Cooking with Apples
September is here and with it comes apple season. Fresh picked fruit, bursting with juice, crunchy and sweet, is the fruit of choice through November. Apples bought close to where they are grown are the very best. Be sure to visit an orchard or farm, and perhaps pick your own. The crisp autumn air and the fragrance of fresh apples makes for a wonderful experience.
Inside the house, the aroma of apples cooking beckons us into the kitchen. While a freshly baked apple pie in a crisp, flakey crust, is a favorite, that crust is loaded with fat and the filling is rich with sugar and butter. Is there a way to enjoy baked apple desserts without these drawbacks? The answer is, thanks to Calorie Count members and their creative ventures in cooking, we can have what we crave.
When cooking with apples it's important to choose the right variety. Some apples that are good for cooking are Cortland, Gravenstein, Granny Smith, Rhode Island Greening, Northwest Greening, and Rome. These apples hold their shape and flavor when cooked. Our favorite varieties for eating raw, such as Red or Yellow Delicious, Macoun, and Winesaps, don't hold up when cooked. There are newer apple varieties, such as Gala, Honey Crisp, Ginger Gold and Fuji, may be good for cooking, but are also all great for eating out of hand.
Choose firm apples, heavy for their size, with no bruises or broken skin. Once you have chosen your apples and bring them home, it's important to store them properly in a cool, dry place. If you don't have a cool cellar, the refrigerator crisper drawer keeps them well. Don't store them in the same drawer with other fruits, because the natural gases given off by apples cause other fruit to ripen more rapidly. By the way, those gases also cause cut flowers to turn brown, so don't store apples and cut flowers close to each other.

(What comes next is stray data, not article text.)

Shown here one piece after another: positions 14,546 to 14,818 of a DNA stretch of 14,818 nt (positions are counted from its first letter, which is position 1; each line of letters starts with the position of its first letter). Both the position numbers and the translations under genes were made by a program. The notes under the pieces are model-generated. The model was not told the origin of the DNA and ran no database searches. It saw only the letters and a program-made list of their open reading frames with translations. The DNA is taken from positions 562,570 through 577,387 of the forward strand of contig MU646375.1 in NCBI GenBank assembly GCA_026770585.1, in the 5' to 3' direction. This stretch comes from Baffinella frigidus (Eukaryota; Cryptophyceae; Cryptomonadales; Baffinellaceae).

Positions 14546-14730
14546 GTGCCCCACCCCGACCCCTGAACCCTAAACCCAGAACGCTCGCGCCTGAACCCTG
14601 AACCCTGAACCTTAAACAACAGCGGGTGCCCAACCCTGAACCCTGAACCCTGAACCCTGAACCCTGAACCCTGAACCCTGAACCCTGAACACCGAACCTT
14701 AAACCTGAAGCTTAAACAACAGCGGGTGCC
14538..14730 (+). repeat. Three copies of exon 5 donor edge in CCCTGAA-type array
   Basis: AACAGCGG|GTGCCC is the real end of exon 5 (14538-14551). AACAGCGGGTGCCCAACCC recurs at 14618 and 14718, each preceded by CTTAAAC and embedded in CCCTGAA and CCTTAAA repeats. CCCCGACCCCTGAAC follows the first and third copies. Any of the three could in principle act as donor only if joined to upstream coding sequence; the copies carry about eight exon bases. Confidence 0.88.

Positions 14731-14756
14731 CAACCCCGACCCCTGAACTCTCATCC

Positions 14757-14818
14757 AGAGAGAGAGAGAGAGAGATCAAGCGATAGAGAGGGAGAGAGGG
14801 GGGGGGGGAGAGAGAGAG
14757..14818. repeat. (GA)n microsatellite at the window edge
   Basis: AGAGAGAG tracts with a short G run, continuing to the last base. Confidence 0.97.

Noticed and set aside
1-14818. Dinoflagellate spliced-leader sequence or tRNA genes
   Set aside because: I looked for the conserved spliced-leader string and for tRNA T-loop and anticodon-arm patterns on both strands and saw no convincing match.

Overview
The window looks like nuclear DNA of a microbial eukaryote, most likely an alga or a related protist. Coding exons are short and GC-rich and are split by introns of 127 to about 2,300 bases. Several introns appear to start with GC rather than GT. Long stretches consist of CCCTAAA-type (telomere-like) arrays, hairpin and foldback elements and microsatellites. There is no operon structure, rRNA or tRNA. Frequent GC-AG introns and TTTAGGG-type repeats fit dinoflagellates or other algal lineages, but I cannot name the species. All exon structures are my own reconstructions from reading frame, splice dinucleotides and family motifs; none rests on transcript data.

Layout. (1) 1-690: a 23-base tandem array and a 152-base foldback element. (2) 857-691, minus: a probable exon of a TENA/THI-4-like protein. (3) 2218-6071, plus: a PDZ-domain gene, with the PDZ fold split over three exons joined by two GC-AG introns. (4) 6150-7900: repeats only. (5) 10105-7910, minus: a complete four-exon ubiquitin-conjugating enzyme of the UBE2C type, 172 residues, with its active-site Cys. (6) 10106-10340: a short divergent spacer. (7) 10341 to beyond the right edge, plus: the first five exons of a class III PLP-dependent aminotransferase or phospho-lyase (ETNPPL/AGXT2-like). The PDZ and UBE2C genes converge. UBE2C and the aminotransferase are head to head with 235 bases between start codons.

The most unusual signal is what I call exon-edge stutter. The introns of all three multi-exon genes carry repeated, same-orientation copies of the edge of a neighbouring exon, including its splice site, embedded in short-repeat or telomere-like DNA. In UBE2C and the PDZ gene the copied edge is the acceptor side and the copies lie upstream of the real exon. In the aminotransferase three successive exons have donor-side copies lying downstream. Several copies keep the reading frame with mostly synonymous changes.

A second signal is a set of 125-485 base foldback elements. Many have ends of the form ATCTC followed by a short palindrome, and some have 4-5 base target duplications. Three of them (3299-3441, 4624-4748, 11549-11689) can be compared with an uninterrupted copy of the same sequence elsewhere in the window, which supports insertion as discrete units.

Just before you use them, scrub them gently under cool water to clean off any impurities from the air, from handling, and also any pesticide residue. Buying organic apples is one way to make sure there is no pesticide present.
If you cut apples, they will turn brown on the cut surfaces. To prevent this, sprinkle them with a little lemon juice, or float them in water with lemon juice.
Once again, we have articles from About.com to help us learn about apple selection and storage.
When we look at the nutritional profile of apples, we see that a 138 gram, 5 ounce apple provides 81 calories, nearly 15% of daily fiber, and about 13% of daily vitamin C. In addition, it gives us important antioxidants and flavenoids. Maybe the old saying, "An apple a day keeps the doctor away," is true.
With so many recipes to choose from, we have selected the ones with under 200 calories per serving. Calorie Count members are at their creative best with these dishes chosen from the Recipe Browser.
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